As you know, a very difficult and heart-wrenching decision was made by the Pastors and Elders to adhere to the ARC and CDC policies concerning suspending Church services. While some of us (myself included) think that this may be an overreaction there is the need for us as God’s people to, as far as possible, cooperate with both Church and civil authorities. (Something that at times is very difficult for me personally). Nevertheless, that being said I go back to the old principle that in every crisis is an opportunity; a chance to turn lemons into lemonade and to bring good from evil. This is a principle that runs throughout the Scriptures. It was perhaps best expressed by Joseph in Genesis 50 when responding to his brothers he said “You planned it for evil, but God turned it good.” – This is the same thought the Apostle Paul expressed when in Romans 8:28 he wrote: “And we know that God causes all things to work together for good to those who love God, to those who are called according to His purpose.”
This is a chance for us, as a Church body and as individual believers to be a part of that process and beat the devil at his own game, to take what he intended for evil and to turn it into good and bring a blessing out of it. This is a chance to prove that the Church is as we’ve so often said “Not the building, but the people”. A major part of that is keeping in touch, not losing contact with one another during this time of crisis. Let me give you some ideas for doing that. Email, telephone or text people from the congregation, consider visiting (better call first) or hosting people from the congregation in your home. Depending on how much you’re in to “social distancing” you could set a up a “group of ten” meeting either in your home or someplace in the church. (Please remember the back door of the church is unlocked from 7AM – 9PM. You can stop in the church to use the library, for a time of personal meditation and reflection or for a small group meeting).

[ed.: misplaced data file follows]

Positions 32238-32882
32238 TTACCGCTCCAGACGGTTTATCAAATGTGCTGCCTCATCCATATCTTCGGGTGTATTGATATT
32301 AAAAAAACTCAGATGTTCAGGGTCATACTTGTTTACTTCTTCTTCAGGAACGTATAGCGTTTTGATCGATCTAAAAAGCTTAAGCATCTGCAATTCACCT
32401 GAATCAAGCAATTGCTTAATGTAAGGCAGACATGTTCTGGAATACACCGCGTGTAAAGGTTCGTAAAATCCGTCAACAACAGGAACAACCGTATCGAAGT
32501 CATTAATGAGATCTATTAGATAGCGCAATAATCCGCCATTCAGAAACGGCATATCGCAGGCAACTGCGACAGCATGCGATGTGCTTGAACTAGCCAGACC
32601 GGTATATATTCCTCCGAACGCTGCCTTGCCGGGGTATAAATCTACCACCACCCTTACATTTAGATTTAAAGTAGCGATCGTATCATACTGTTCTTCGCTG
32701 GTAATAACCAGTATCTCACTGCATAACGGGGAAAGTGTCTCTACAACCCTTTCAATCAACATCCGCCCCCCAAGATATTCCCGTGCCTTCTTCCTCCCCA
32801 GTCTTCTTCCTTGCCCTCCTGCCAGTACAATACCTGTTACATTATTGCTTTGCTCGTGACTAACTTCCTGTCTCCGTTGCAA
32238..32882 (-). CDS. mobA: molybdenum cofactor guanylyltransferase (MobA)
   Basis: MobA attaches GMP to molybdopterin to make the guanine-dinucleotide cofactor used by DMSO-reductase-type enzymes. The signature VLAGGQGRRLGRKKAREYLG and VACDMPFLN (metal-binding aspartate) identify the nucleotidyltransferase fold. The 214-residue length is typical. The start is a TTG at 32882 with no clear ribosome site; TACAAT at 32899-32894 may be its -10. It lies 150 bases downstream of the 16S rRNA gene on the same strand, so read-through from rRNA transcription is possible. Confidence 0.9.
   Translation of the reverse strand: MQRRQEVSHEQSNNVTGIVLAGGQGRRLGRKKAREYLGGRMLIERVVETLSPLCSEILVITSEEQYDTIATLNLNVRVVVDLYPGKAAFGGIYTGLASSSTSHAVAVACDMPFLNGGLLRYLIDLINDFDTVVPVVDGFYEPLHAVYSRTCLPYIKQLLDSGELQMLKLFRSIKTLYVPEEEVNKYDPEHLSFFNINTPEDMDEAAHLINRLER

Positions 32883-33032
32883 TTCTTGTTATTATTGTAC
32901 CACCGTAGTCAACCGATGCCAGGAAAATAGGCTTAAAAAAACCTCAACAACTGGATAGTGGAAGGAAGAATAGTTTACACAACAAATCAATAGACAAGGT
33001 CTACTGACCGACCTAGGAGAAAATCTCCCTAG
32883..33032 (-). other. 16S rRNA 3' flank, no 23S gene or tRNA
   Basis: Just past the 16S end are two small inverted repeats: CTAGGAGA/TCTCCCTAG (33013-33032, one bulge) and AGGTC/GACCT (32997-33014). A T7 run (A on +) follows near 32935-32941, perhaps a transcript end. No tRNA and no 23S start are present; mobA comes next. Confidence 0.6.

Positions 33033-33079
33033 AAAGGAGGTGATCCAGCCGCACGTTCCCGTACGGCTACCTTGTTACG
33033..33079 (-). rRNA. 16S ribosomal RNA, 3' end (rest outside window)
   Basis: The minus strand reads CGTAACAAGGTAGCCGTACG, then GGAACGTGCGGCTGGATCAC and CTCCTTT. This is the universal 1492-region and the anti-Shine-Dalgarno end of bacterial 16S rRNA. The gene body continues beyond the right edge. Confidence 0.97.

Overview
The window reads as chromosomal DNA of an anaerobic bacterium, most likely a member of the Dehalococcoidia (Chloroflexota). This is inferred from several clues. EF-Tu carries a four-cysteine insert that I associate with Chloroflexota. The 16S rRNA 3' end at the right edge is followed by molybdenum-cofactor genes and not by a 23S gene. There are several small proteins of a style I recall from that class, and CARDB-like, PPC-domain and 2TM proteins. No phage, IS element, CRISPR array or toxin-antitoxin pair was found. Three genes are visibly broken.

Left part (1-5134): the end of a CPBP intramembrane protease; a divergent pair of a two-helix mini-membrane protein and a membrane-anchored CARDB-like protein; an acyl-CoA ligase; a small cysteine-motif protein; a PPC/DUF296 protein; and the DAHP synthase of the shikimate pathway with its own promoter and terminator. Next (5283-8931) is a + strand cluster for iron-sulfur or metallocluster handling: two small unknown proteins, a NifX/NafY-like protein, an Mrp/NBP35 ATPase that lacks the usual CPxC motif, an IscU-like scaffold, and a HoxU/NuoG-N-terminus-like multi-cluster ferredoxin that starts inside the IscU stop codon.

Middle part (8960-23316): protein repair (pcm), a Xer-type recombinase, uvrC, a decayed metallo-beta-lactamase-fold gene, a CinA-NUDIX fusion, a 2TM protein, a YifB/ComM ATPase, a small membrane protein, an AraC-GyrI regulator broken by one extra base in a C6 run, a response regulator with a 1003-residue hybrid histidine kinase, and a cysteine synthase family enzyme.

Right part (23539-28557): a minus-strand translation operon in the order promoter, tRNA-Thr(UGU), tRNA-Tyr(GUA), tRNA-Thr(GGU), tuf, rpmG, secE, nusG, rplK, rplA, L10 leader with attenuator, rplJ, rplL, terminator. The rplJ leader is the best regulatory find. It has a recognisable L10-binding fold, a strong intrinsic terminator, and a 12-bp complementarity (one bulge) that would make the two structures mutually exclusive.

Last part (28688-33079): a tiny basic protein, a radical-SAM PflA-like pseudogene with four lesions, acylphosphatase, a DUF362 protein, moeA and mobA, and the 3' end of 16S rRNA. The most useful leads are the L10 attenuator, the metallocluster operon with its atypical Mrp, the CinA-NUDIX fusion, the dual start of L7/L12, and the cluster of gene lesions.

As many of you know 1 of the things I pray for you as a congregation on a daily basis is Psalm 143, particularly verse 8 which says Let me hear Your lovingkindness in the morning for I trust in You. Teach me the way in which I should walk for to You I lift up my soul.
Each day I pray that each one of you would experience the lovingkindness of God in your lives. Often I pray for you individually by name, especially for those of you who are going through troubling times.
I also pray that each of us would be a vessel or a channel of God’s lovingkindness to others. Let me ask you to do a couple of things from this passage of Scripture.
First, look for instances of God’s loving kindness in your life. I’m convinced that God’s lovingkindness is poured out every day and very often we don’t recognize it. Take some time to actively look for God’s lovingkindness at work in your life. (And don’t forget to return thanks to Him for it.)
Secondly let me ask you to commit yourself to being a channel of God’s lovingkindness to others on a daily basis. Again, keeping in mind that we are trying to stay in touch with one another as a Congregation, let me ask you to extend that lovingkindness to someone in the Congregation on a daily basis. What form that takes is up to you. It could be an email or text or phone call. It could take the form of a small gift or a bought or homemade goodie. The possibilities are endless, limited only by your imagination. Secondly, let me ask you to do something we should be doing on a daily basis anyway and ask you to purposefully extend this lovingkindness to your family. We all have friends who are not part of our congregation. Perhaps they belong to another congregation or no congregation at all. Let’s extend God’s lovingkindness to them. And finally, as opportunities arise and you can do so safely, let me ask you to extend the lovingkindness of God to strangers.
Let’s end today’s Midweek devotional with a passage of encouragement from the writings of the Apostle Peter
6 humble yourselves under the mighty hand of God, that He may exalt you at the proper time, 7 casting all your anxiety on Him, because He cares for you.
8 Be of sober spirit, be on the alert. Your adversary, the devil, prowls around like a roaring lion, seeking someone to devour.
9 But resist him, firm in your faith, knowing that the same experiences of suffering are being accomplished by your brethren who are in the world.
10 After you have suffered for a little while, the God of all grace, who called you to His eternal glory in Christ, will Himself perfect, confirm, strengthen and establish you. 11 To Him be dominion forever and ever. Amen. (I Peter 5)
And now: May the Lord bless you and keep you, may He make His face shine upon you and be gracious unto you. May the Lord lift up His countenance to you and give you peace. Amen
May you be blessed and be a blessing!